# symbolic basic calculus help

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## symbolic basic calculus help

 clear all clc % Data syms t v=((1\(60^2))+0.8*t)^(-0.5); T0=0; T1=4; S0=0; %Velocity vT1=((1\(60^2))+0.8*T1)^(-0.5); % Position s=int(v, T0,T1); % Acceleration a=diff(v,t); t=T1; a=eval(a); % Display results vT1 s a % End On octave it gives me a passing floating point error. In matlab it gives me the wrong value.  What the fuck am I doing wrong? -- Sent from: http://octave.1599824.n4.nabble.com/Octave-General-f1599825.html
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## Re: symbolic basic calculus help

 Please punch ypur computer and then yourself.  Then, go somewhere and learn maanners.
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## Re: symbolic basic calculus help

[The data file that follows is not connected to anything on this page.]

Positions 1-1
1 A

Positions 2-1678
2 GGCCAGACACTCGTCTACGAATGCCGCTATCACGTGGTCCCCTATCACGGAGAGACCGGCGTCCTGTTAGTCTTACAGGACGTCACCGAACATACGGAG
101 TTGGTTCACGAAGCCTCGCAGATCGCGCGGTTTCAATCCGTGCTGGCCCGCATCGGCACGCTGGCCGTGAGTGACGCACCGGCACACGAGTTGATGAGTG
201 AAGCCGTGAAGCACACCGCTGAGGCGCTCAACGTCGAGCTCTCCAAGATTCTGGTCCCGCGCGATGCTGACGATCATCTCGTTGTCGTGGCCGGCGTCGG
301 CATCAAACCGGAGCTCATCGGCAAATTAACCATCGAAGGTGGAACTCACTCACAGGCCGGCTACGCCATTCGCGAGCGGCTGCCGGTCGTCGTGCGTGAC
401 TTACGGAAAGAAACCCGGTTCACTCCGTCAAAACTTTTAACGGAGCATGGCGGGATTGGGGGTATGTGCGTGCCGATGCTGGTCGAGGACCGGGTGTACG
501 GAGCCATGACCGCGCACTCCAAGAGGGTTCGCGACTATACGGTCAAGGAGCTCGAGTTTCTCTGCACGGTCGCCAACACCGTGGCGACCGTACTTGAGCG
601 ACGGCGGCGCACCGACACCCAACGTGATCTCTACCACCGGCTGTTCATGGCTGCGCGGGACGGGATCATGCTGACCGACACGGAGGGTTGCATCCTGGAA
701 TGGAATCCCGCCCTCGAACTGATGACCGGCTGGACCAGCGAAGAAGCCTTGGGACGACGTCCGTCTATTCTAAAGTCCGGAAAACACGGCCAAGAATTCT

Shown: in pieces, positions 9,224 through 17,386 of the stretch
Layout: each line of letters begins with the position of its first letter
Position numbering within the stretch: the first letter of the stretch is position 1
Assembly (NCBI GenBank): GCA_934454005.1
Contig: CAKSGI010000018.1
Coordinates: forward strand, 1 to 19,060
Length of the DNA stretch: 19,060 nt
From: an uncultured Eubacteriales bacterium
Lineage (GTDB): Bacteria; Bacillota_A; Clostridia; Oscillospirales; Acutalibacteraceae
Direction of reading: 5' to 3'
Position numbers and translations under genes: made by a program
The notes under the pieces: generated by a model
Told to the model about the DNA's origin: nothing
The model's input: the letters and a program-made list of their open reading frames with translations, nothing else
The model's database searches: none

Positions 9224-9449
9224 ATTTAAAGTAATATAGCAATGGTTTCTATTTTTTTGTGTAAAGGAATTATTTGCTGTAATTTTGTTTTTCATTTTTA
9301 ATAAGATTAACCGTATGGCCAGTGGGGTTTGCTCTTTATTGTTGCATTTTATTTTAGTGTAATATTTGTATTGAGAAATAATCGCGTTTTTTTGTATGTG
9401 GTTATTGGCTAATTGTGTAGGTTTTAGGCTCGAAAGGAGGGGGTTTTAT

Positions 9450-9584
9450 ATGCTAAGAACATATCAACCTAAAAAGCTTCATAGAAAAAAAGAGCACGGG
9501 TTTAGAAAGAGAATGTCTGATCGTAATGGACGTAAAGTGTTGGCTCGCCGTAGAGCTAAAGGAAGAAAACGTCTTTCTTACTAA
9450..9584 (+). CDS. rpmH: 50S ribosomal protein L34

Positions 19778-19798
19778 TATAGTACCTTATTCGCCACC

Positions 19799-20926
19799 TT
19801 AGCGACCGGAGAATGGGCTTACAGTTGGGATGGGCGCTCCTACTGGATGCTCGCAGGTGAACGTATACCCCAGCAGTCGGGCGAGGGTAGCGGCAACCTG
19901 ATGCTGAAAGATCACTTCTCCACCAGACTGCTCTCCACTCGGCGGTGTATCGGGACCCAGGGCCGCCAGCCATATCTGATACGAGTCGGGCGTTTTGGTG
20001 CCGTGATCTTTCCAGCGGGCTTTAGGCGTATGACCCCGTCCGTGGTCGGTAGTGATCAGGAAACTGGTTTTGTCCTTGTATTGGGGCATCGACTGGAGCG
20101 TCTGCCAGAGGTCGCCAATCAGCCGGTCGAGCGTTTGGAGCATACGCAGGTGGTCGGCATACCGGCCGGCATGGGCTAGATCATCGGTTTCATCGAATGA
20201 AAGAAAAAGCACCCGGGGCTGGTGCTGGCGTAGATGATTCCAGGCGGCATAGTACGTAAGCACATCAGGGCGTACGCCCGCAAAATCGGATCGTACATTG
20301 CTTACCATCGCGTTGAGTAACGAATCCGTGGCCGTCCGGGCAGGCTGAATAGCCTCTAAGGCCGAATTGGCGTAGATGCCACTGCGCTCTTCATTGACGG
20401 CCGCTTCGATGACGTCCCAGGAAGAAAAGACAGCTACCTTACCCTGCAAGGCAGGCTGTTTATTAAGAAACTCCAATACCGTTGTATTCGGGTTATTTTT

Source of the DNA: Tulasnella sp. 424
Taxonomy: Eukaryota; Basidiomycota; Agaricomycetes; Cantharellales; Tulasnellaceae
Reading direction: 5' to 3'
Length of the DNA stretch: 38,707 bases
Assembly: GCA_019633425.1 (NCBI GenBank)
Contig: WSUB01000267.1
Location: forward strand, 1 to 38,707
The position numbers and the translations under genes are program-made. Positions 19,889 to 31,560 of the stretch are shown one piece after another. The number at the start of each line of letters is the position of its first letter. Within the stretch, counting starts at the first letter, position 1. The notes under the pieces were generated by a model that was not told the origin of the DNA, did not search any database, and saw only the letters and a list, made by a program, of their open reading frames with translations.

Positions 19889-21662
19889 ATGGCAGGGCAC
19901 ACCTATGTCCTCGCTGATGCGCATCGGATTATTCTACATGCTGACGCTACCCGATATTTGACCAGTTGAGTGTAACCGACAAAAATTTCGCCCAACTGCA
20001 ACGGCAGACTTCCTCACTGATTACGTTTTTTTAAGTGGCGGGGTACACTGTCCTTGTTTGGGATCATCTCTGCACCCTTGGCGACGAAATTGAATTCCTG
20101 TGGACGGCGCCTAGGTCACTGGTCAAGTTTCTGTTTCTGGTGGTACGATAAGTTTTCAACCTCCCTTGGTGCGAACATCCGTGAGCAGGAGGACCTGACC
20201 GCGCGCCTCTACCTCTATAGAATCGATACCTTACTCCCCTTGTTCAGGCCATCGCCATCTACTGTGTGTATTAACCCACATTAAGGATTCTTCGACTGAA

In reply to this post by Jimmie713 Hi, I have not used the symbolic package but the warnings i get are that passing floating point values to the symbolic process is a bad idea : OctSymPy: Communication established.  SymPy v1.1.1. warning: passing floating-point values to sym is dangerous, see "help sym" warning: called from      double_to_sym_heuristic at line 50 column 7      sym at line 373 column 13      mtimes at line 65 column 5      /home/richard/DSP/2018 09 05 Octave issue bug forum.m at line 5 column 3 warning: passing floating-point values to sym is dangerous, see "help sym" warning: called from      double_to_sym_heuristic at line 50 column 7      sym at line 373 column 13      mpower at line 76 column 5      /home/richard/DSP/2018 09 05 Octave issue bug forum.m at line 5 column 3 error: wrong type argument 'class' error: eval: expecting std::string argument error: parse error As such, is there a way of running the process and not use floating point values ? Also, the class error indicates that using floating points (numerical calculations) are not supported. Regards, Richard. On 05/09/18 18:11, Jimmie713 wrote: > clear all > clc > % Data > syms t > v=((1\(60^2))+0.8*t)^(-0.5); > T0=0; > T1=4; > S0=0; > %Velocity > vT1=((1\(60^2))+0.8*T1)^(-0.5); > % Position > s=int(v, T0,T1); > % Acceleration > a=diff(v,t); > t=T1; > a=eval(a); > % Display results > vT1 > s > a > % End > > On octave it gives me a passing floating point error. > In matlab it gives me the wrong value.  What the fuck am I doing wrong? > > > > -- > Sent from: http://octave.1599824.n4.nabble.com/Octave-General-f1599825.html> > >